While the battlelines over the ethics and legality of abortion in the United States become increasingly entrenched, particularly since the draft opinion of the Supreme Court Justice Alito, which would overturn Roe v Wade, was leaked, the legal landscape in the UK has edged towards a slightly more permissive position.
The UK Parliament voted on 30 March 2022 to make temporary measures introduced during the Covid-19 pandemic, which allow both tablets for an early medical abortion to be taken at home provided certain conditions are met, permanent in England and Wales. The vote was the result of an amendment to the Health and Care Bill.
The Health and Social Care Act 2022 received royal assent on 28 April 2022. The effect is that the Abortion Act 1967 is amended, with a new section 1A, so that these temporary provisions are made permanent. Commencement regulations covering this provision have not yet been made.
An early medical abortion involves taking two different medicines (first mifepristone, then misoprostol) to end the pregnancy, usually one or two days apart. It is defined as an “early” medical abortion if the pregnancy has not exceeded nine weeks and six days.
Under section 1(3) of the Abortion Act 1967 (“AA67”), as amended by the Human Fertilisation and Embryology Act 1990, an abortion must take place either in an NHS hospital or an “approved place”.
Even prior to the pandemic, since 2018 the Secretary of State had approved a woman’s home for the purposes of taking the second medication, misoprostol (but not mifepristone).
On 30 March 2020, to ensure access to early medical abortion was not impeded during the pandemic, and for public health reasons, the Secretary of State approved two classes of place pursuant to his powers under section 1(3) and (3A) of the AA67:
“2. The home of a registered medical practitioner is approved as a class of place for treatment for the termination of pregnancy for the purposes only of prescribing the medicines known as Mifepristone and Misoprostol to be used in treatment carried out in the manner specified in paragraph 4.
3. The home of a pregnant woman who is undergoing treatment for the purposes of termination of her pregnancy is approved as a class of place where the treatment for termination of pregnancy may be carried out where that treatment is carried out in the manner specified in paragraph 4.”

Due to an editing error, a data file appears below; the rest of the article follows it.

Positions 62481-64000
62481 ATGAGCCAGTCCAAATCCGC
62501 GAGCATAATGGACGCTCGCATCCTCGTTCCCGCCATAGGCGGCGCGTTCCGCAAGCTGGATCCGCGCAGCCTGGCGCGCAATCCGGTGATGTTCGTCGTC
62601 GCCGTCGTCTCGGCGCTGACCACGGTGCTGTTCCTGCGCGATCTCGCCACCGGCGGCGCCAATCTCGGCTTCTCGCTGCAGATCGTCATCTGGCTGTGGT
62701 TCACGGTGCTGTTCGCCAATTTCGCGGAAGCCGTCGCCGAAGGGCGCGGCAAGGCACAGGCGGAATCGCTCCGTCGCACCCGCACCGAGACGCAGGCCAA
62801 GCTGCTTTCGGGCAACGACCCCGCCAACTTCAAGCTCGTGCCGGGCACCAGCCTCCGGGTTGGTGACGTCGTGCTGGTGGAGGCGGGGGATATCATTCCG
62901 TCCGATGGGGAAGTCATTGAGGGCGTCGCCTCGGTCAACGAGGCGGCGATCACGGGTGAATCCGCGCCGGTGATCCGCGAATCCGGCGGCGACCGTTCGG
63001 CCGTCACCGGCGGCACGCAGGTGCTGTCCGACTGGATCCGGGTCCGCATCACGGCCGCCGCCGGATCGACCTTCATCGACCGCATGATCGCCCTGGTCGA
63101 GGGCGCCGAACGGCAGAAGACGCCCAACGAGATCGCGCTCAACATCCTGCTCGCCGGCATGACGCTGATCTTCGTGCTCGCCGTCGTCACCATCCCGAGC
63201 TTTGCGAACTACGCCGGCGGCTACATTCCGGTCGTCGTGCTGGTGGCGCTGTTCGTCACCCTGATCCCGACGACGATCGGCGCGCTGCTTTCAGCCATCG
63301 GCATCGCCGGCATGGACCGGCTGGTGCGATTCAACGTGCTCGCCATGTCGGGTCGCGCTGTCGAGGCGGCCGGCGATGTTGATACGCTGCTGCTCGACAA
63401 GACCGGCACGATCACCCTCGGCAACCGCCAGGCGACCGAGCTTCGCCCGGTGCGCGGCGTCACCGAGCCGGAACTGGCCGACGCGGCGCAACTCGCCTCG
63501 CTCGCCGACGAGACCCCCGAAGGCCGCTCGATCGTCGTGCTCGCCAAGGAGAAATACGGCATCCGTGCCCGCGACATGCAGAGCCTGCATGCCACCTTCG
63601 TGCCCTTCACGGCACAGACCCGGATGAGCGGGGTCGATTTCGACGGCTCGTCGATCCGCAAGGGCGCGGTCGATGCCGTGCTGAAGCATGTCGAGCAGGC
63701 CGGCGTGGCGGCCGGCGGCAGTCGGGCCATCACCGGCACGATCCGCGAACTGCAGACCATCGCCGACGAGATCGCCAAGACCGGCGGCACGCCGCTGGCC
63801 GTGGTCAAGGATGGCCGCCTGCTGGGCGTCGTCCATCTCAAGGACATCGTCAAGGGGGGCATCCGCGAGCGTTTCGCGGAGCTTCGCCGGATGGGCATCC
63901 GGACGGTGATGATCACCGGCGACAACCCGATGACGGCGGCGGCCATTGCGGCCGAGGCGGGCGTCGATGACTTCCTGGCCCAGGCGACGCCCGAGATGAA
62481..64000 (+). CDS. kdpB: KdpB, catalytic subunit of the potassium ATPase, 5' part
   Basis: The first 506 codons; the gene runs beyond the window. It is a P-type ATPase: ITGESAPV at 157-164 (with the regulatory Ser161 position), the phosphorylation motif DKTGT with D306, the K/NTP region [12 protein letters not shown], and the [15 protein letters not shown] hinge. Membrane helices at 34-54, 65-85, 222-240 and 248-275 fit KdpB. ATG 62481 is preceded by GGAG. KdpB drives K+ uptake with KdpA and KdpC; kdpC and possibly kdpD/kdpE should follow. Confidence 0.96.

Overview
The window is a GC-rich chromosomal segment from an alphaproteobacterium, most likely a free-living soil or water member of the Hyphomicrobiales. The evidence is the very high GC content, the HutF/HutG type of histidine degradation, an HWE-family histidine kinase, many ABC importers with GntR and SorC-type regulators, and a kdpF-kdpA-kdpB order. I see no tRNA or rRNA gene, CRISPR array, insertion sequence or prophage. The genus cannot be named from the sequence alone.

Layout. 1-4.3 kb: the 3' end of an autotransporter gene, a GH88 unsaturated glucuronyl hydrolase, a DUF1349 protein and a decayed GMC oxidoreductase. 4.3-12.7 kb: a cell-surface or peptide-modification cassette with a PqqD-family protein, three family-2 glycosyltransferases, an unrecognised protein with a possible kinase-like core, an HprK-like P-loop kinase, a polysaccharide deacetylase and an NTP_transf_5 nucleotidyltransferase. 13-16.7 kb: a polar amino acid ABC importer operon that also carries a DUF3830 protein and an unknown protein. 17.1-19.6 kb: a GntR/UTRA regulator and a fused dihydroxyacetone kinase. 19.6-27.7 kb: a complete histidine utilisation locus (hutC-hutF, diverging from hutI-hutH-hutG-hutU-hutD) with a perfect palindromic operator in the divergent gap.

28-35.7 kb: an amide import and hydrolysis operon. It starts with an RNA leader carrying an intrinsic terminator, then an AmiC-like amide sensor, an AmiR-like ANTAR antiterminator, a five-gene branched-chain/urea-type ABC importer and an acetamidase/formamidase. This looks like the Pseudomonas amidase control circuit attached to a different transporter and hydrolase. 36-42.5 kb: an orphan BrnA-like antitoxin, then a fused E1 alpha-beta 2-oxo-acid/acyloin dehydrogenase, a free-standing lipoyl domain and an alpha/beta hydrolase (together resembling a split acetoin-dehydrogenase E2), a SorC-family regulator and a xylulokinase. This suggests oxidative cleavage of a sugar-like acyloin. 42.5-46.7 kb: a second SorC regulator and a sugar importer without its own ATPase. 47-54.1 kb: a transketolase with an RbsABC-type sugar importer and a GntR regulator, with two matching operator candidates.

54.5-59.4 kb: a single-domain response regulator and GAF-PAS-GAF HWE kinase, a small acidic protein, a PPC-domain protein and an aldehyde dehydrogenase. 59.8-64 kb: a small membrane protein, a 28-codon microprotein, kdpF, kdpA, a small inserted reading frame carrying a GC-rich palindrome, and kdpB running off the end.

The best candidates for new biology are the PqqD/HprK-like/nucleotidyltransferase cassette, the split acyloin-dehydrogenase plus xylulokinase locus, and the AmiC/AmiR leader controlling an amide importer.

Various other conditions regarding video consultations were stipulated.
This temporary approval was challenged unsuccessfully in R (on application of Christian Concern) v Secretary of State for Health and Social Care  EWCA Civ 1239. The Supreme Court refused permission to appeal.
Following a DHSC consultation, in late February 2022, the Government announced that the provision of early medical abortion in England would return to pre-covid arrangements. The transitional provisions were extended by six months and scheduled to end on 29 August pursuant to an approval of the Secretary of State dated 21 March 2022.
However, there was a u-turn, and in the end, Parliament voted on an amendment to the Health and Care Bill which would make the provisions permanent, as described above.
This legislative development is certainly not without controversy; however, it has received strong support from many medical organisations, including the Royal College of Obstetricians and Gynaecologists.
One interesting thing to note is that it is not clear whether the use of the word “woman” in the legislation leaves a lacuna in the law on abortion more generally for trans men who have a Gender Recognition Certificate, so it is worth taking care if you find yourself advising a trans man in these circumstances.
Hannah Gibbs an expert across public law, including health and social care law. She is also a longstanding teacher in medical law at the London School of Economics.